Interpreting Categorical and Quantitative Data
|Summarize, represent, and interpret data on a single count or measurement variable.|
|1. Represent data with plots on the real number line (dot plots, histograms, and box plots).|
|2. Use statistics appropriate to the shape of the data distribution to compare center (median, mean) and spread (interquartile
range, standard deviation) of two or more different data sets.
|3. Interpret differences in shape, center, and spread in the context of the data sets, accounting for possible effects of extreme
data points (outliers).
|Summarize, represent, and interpret data on two categorical and quantitative variables.
[Linear focus; discuss general principle.]
|5. Summarize categorical data for two categories in two-way frequency tables. Interpret relative frequencies in the context of
the data (including joint, marginal, and conditional relative frequencies). Recognize possible associations and trends in the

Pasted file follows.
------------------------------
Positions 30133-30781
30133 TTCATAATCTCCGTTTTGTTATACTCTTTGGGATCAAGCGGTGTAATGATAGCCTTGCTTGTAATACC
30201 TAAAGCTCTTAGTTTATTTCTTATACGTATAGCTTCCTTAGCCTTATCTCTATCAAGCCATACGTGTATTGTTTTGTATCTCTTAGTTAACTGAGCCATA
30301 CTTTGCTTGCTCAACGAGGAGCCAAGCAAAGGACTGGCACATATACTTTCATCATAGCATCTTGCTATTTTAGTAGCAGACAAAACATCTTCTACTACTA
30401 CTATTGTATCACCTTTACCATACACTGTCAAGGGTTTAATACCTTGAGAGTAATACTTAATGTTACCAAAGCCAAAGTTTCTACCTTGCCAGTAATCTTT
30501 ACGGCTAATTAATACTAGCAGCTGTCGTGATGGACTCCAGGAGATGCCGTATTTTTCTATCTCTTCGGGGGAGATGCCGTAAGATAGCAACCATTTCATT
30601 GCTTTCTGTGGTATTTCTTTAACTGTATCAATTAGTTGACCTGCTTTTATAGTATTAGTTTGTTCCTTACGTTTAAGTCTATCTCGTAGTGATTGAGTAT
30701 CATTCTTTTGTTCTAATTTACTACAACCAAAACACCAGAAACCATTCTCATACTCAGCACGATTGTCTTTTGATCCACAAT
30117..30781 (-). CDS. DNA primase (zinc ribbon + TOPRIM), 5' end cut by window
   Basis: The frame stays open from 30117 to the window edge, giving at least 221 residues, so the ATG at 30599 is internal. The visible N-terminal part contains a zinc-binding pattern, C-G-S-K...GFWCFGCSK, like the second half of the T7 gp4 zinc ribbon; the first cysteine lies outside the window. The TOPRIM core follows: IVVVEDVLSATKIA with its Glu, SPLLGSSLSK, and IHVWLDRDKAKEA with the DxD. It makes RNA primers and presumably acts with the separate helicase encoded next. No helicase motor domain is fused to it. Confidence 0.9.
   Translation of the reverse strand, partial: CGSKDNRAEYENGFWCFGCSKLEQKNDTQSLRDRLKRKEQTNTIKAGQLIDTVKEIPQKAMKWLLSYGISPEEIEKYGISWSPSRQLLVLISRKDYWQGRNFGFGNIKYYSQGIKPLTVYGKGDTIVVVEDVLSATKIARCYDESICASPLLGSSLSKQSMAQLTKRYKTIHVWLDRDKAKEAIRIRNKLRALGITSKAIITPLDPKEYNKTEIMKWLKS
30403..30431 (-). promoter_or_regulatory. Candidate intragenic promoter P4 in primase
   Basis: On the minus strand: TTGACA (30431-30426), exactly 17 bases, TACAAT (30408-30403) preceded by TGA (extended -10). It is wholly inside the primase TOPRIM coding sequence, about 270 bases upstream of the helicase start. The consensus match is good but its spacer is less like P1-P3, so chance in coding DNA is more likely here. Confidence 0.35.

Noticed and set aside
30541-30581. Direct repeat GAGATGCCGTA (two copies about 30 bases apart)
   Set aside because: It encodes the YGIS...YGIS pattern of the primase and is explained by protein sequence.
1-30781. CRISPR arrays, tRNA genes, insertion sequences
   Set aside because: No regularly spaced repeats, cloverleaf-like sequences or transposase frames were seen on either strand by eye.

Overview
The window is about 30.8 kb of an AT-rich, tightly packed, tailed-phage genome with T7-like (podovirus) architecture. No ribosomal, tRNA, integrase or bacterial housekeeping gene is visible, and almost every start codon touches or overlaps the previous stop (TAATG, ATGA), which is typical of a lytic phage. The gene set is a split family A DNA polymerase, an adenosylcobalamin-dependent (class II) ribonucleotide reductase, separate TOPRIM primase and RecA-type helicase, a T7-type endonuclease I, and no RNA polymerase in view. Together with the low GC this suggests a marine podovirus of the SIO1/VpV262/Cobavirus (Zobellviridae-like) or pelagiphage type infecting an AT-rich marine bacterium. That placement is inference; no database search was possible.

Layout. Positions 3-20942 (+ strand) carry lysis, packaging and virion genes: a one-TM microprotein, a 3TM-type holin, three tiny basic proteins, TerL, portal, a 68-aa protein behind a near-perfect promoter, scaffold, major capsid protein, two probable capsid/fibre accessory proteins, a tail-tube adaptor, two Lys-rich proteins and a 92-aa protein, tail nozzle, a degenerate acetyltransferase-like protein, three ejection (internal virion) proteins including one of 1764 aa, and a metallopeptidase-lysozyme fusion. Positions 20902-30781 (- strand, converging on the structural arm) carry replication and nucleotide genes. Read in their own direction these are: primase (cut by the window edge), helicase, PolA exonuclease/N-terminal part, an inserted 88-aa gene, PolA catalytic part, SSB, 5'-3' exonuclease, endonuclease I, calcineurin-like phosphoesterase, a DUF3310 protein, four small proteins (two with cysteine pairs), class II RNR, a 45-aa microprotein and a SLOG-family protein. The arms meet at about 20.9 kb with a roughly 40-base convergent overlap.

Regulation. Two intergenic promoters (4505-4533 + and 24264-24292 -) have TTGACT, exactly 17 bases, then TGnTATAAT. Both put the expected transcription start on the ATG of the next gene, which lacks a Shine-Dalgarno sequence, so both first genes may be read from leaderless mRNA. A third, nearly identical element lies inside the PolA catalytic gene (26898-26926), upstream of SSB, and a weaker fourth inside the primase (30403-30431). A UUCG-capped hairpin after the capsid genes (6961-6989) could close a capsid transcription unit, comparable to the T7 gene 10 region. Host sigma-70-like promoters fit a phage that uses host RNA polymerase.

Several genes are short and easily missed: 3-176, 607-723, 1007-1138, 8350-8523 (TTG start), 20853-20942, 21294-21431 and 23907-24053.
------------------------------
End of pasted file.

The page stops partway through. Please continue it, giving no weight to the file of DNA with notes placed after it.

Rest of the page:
|6. Represent data on two quantitative variables on a scatter plot, and describe how the variables are related.|
|a. Fit a function to the data; use functions fitted to data to solve problems in the context of the data. Use given functions
or choose a function suggested by the context. Emphasize linear, quadratic, and exponential models.
|b. Informally assess the fit of a function by plotting and analyzing residuals.|
|c. Fit a linear function for a scatter plot that suggests a linear association.|
|Interpret linear models.|
|7. Interpret the slope (rate of change) and the intercept (constant term) of a linear model in the context of the data.|
|8. Compute (using technology) and interpret the correlation coefficient of a linear fit.|
|9. Distinguish between correlation and causation.|